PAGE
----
The world is full of potential trouble-makers. These individuals and groups may be bad, desperate, or just dreamers, but for a ponderous, somewhat over-weight elephant, a swarm of bloodthirsty flies can be fatal. Specifically, U.S. decision-makers simply cannot manage endless micro-crises, particularly in an age when almost no crisis is independent. The more crises there are and the longer each exists, the greater the likelihood that Crisis X will bleed into Crisis Y, and this process will happen faster than Washington can detect the evolutionary path.
The rising involvement of Sunni extremists in Syria is an obvious example. The derailment of Turkey’s innovative diplomacy of good-neighborliness as a result of the Syrian crisis is another. By the time Washington figures out that the landscape has shifted, it shifts again; U.S. foreign policy remains constantly one step behind. Partly, this is the unavoidable consequence of living in an increasingly complex (i.e., interdependent, reactive) world, but the visible timidity of Washington toward both rebellious allies and independence-minded antagonists makes the U.S. position far more tenuous than it should be, given relative U.S. superiority in terms of resources, economic power (even now), and military force.The agonizing, bloody collapse of U.S. influence over Afghanistan constitutes a far more embarrassing example, sending the world the clear picture of an elephant trapped in quicksand: up close, the elephant’s powerful thrashing inspires terror but then one realizes that one need only step back and wait.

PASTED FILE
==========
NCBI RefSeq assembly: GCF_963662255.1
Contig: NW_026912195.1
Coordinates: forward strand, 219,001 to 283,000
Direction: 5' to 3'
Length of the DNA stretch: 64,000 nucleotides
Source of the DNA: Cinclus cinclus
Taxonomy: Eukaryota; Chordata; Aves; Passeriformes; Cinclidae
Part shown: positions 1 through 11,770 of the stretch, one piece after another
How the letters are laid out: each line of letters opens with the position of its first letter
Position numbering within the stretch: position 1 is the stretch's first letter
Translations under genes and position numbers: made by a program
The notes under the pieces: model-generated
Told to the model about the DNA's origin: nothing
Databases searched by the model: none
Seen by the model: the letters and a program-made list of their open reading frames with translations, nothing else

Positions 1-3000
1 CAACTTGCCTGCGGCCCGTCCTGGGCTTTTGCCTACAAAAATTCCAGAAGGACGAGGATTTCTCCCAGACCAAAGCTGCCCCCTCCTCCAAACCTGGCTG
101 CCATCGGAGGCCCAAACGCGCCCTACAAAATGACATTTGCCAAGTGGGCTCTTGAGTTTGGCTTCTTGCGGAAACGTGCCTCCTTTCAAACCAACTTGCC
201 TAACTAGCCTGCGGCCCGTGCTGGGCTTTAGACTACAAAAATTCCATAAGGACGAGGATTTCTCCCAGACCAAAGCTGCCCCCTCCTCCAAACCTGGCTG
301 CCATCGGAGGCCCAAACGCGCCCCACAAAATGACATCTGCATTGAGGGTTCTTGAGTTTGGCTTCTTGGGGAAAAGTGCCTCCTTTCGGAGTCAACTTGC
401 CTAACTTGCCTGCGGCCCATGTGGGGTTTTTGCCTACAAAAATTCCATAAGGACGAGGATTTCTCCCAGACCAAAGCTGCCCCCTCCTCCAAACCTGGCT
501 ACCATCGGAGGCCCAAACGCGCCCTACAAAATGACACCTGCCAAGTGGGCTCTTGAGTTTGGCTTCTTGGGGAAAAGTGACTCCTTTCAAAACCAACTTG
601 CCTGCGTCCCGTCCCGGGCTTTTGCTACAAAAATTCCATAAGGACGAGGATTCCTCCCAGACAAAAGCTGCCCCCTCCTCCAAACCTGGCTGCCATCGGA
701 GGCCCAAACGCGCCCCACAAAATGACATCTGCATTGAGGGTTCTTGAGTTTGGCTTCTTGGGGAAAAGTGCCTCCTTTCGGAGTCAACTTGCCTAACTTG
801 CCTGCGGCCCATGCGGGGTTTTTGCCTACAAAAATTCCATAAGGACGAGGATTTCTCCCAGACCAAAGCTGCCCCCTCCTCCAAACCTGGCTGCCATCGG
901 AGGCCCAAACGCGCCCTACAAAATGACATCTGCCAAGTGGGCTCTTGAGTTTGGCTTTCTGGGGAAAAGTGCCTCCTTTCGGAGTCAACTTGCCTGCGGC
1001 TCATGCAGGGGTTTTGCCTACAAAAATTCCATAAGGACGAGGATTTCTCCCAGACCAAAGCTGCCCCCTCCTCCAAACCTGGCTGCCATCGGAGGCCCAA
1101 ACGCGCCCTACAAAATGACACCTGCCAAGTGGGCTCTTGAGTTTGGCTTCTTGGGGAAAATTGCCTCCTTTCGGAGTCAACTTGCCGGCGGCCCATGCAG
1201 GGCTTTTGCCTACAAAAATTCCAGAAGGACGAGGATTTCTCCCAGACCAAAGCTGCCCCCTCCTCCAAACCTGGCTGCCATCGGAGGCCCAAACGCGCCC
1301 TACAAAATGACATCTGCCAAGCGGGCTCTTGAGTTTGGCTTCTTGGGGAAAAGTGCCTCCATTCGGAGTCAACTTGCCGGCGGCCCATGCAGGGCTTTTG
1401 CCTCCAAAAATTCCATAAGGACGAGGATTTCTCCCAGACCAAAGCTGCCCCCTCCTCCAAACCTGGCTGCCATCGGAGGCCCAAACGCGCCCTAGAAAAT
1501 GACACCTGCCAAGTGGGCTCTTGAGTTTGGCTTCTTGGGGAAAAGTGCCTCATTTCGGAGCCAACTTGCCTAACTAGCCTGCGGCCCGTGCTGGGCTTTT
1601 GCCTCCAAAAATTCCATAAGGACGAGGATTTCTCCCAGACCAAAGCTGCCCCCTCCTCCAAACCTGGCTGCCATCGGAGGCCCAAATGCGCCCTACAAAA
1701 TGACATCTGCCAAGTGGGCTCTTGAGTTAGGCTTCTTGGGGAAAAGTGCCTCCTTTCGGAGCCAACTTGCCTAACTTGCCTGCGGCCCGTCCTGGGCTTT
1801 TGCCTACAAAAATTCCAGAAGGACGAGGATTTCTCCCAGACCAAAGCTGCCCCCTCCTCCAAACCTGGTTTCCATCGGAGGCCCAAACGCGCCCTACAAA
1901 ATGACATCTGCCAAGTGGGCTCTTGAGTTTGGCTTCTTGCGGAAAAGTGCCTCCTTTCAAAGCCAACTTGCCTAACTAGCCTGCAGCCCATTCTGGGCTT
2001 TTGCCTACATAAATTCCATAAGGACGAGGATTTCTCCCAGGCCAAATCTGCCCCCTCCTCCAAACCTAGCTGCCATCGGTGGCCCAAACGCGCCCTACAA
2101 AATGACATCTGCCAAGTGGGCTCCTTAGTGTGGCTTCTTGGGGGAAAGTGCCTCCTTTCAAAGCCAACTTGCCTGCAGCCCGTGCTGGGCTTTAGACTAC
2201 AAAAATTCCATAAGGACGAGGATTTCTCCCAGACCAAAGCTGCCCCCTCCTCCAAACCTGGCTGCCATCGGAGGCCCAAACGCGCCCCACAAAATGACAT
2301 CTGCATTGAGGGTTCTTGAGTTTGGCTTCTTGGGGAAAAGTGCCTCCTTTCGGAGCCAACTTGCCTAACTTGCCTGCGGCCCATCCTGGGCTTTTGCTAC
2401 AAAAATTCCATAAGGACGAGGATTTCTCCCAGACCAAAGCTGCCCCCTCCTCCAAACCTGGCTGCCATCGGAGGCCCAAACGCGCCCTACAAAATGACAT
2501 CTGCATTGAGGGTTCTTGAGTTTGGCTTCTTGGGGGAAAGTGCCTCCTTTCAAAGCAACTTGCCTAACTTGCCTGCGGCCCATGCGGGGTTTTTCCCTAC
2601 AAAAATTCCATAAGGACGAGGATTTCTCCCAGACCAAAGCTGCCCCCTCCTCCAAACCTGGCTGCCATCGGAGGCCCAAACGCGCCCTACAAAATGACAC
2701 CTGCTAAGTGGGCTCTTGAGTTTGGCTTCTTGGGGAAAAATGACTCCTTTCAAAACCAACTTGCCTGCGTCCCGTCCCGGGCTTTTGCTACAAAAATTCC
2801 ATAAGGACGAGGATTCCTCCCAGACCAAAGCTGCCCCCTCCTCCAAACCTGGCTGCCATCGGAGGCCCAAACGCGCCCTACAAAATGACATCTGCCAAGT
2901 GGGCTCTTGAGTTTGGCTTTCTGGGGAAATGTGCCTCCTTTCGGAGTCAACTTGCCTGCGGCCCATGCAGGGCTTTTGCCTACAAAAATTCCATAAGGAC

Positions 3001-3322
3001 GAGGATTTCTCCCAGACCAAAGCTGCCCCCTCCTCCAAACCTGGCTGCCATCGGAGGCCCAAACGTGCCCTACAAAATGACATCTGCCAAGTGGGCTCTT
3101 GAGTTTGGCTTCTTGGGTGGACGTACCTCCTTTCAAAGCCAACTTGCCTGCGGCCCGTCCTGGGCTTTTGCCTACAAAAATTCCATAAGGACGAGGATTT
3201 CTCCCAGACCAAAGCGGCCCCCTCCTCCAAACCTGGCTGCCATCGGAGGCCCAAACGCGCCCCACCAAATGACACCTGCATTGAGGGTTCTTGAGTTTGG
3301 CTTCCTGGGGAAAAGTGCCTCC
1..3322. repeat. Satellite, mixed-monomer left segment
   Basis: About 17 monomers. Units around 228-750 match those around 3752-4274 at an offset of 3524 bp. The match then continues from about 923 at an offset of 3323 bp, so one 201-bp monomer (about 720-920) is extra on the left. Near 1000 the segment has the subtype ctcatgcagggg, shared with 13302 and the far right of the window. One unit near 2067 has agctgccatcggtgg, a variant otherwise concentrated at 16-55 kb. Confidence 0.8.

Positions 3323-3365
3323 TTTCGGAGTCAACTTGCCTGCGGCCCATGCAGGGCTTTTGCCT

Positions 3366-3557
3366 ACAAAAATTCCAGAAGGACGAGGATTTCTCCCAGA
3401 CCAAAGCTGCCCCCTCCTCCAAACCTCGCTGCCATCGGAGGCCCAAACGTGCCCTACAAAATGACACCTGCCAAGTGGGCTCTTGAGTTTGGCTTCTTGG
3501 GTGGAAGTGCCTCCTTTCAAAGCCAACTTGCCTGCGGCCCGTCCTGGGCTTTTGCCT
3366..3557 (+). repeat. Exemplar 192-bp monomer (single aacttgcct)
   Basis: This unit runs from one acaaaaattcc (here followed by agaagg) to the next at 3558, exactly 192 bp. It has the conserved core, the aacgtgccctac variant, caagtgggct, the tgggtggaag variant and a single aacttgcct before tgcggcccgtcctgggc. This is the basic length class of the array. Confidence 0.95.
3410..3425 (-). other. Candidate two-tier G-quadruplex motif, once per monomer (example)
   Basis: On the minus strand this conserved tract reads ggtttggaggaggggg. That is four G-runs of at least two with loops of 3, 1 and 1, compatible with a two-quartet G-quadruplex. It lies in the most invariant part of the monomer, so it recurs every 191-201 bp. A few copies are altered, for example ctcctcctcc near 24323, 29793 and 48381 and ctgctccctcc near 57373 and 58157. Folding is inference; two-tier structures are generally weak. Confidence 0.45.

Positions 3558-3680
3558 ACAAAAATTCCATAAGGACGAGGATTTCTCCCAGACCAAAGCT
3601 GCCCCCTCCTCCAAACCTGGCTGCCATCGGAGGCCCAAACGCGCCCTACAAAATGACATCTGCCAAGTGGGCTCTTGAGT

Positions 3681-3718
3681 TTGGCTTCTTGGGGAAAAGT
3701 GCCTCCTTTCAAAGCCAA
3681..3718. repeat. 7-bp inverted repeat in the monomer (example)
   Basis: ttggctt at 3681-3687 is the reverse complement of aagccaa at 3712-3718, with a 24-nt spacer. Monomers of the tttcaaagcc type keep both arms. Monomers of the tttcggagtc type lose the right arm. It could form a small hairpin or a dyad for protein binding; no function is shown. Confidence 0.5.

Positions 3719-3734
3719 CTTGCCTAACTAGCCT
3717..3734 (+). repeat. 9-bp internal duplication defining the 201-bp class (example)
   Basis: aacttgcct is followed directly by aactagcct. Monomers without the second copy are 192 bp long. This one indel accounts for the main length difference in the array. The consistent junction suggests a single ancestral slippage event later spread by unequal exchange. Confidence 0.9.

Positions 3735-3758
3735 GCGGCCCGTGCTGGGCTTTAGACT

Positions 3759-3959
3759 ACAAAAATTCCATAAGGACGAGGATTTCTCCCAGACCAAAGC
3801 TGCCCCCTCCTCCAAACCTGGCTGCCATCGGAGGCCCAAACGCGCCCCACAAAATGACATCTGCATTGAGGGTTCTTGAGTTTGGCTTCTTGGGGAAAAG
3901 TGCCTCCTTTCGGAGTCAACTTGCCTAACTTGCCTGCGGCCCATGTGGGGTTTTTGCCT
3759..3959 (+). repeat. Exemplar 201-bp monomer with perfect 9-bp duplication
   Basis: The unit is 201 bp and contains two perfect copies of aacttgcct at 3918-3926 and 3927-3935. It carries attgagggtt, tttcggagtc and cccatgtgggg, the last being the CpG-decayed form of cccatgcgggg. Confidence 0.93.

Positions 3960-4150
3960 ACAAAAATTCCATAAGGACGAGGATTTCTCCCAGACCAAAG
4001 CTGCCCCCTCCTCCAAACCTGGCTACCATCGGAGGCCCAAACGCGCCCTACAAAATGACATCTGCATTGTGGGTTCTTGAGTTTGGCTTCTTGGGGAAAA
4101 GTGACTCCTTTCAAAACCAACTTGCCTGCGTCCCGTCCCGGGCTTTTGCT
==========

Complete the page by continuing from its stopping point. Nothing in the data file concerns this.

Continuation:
No elephant can fight quicksand forever. Either it must use its brain and figure out a way to escape or it will waste all its strength and drown. No elephant is stronger than sand. Violence is not the answer. Violence is the tool of the bully. But it takes real self-control to stop, neck-deep in quicksand, and think. It takes courage to lie still, and it takes even more courage–for a bully–to ask his former victims for help or to take a chance on a strange new problem-solving method like “positive-sum outcomes” when one is accustomed to winning through brute force.
If Washington decision-makers want to maintain the privileges of superpower status (and few question this arbitrary decision, aside from retiring Ron Paul and Dennis Kucinich), they will need to learn quickly not to fear saying “No” to friends or sitting across the table from enemies.